Thursday, 20 April 2017
The South African Human Rights Commission (SAHRC) and the African Policing Civilian Oversight Forum (APCOF) will host a Dialogue on Policing and Human Rights in South Africa at the SAHRC Offices in Braamfontein on Thursday 20 and Friday 21 April 2017.
In 2016 the United Nations (UN) Committee on Human Rights, raised serious concerns about the state of policing in South Africa. The SAHRC, APCOF, the SAPS, and other stakeholders will address these and other concerns during the Dialogue.
The Dialogue is aimed at building and promoting rights-based policing in South Africa in the wake of police violence at Marikana, the death of Andries Tatane, the Fees Must Fall protests across South Africa, and in view of the high numbers of civil claims and allegations of corruption levelled against the SAPS.
These indicate an urgent need to identify and understand what is required to change in order to strengthen respect and observance of human rights, and what the Commission and other bodies can do to support the development of a culture of respect for human rights within the police service. This need is particularly pronounced in view of the volatile conditions within which law enforcement agencies, such as the police, are regularly expected to operate.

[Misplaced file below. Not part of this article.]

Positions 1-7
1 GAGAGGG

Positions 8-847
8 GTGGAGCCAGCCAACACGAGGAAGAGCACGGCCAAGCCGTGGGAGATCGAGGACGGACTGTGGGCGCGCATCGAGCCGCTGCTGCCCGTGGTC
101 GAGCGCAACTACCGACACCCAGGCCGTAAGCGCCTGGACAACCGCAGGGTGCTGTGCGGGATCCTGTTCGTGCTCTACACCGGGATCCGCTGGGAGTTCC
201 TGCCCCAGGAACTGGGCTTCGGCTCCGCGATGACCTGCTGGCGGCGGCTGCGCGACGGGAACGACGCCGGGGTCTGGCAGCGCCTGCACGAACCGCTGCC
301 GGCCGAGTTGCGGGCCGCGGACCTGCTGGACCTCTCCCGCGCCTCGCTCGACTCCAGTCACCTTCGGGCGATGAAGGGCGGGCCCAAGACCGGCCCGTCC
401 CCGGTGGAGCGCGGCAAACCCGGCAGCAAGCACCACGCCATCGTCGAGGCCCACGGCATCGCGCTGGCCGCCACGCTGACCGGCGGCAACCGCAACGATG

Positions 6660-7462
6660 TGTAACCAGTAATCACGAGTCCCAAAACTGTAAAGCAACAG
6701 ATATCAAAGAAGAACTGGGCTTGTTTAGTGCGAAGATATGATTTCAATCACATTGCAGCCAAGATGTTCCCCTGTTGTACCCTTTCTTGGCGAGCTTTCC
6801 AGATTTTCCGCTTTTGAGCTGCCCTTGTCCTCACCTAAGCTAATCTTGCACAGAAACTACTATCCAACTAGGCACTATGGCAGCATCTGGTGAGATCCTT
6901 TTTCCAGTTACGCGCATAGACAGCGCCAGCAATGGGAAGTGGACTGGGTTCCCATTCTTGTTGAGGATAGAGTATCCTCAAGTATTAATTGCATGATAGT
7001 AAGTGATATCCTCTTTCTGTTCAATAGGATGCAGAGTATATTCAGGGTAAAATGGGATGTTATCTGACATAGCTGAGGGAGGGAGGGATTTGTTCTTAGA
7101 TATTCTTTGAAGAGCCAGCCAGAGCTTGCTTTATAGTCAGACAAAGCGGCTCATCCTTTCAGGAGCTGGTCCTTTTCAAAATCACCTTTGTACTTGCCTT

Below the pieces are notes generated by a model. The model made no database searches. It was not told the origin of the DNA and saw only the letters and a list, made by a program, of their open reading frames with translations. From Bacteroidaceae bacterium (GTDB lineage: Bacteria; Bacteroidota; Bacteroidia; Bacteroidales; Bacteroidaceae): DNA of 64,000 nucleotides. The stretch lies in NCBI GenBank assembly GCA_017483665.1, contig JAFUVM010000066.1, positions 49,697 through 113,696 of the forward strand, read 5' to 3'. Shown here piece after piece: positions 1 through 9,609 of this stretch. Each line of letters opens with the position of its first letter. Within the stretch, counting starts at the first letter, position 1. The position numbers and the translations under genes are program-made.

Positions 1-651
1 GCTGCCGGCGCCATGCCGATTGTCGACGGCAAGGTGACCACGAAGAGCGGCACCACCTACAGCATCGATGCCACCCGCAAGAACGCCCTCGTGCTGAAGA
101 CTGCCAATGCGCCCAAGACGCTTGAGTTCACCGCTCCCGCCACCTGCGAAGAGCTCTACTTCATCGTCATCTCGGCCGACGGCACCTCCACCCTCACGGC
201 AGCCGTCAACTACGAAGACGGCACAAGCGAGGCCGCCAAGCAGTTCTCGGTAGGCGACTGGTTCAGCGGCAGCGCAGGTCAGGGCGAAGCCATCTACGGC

The Commission recognises that in order for South Africa to achieve the highest standards of human rights based policing it is imperative to engage the SAPS in order for the police to share their challenges in policing. The Dialogue is intended to create the space for discussions of these challenges between the SAPS, civil society, government, and other Chapter 9 Institutions.
The two-day Dialogue extends the discussions with the SAPS, APCOF, and other stakeholders initiated during the Commission’s first Dialogue on Policing convened in April 2016. It is intended to strengthen the practise of human rights based policing and to reinforce a culture of professionalism, and to encourage the demilitarisation of the SAPS.
Led by SAHRC Commissioner Chris Nissen, other high level participants include Mr Fikile Mbalula, the Minister of Police, Lieutenant General Kgomotso Phahlane, the Acting National Commissioner of Police, and Professor Christof Heyns, the former United Nations Special Rapporteur on Extrajudicial, Summary or Arbitrary Executions and current member of the UN Human Rights Committee.
Issued by the South African Human Rights Commission.